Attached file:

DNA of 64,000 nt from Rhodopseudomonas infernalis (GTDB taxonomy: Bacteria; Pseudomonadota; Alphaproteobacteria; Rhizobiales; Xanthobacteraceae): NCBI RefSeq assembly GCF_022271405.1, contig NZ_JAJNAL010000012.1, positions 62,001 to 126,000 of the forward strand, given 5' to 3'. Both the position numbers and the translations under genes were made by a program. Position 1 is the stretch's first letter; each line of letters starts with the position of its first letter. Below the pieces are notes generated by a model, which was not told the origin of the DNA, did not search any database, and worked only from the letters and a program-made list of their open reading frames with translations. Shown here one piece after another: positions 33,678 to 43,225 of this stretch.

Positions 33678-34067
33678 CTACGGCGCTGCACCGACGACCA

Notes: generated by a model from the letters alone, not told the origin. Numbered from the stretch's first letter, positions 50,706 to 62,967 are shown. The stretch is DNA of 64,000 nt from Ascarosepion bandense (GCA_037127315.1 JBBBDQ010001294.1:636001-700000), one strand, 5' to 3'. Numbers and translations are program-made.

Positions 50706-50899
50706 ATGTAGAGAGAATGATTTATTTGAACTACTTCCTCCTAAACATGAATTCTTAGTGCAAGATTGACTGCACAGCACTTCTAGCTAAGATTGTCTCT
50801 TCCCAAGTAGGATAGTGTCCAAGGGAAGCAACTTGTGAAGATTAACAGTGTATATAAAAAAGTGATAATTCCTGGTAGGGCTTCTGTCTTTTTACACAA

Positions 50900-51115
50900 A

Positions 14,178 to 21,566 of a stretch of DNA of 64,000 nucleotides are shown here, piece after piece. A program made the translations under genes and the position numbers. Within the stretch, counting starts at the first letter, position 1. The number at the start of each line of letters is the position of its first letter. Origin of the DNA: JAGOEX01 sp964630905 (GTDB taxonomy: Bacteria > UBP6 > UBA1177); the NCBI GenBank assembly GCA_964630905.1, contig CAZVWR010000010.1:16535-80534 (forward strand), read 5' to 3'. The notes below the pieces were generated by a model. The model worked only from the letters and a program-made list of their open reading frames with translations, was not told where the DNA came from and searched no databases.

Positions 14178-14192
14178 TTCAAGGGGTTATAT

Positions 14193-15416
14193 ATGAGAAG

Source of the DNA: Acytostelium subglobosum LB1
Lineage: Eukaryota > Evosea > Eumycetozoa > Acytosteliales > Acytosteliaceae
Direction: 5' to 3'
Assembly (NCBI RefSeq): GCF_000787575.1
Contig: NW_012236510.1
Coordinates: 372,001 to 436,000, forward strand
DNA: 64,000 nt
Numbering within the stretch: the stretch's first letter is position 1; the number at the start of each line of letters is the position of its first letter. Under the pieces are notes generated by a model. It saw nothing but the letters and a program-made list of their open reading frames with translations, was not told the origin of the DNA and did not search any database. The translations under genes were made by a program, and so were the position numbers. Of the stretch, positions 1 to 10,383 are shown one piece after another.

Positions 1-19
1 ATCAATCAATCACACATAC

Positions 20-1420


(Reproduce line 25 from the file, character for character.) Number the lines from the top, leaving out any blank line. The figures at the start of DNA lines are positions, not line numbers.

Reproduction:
Positions 20-1420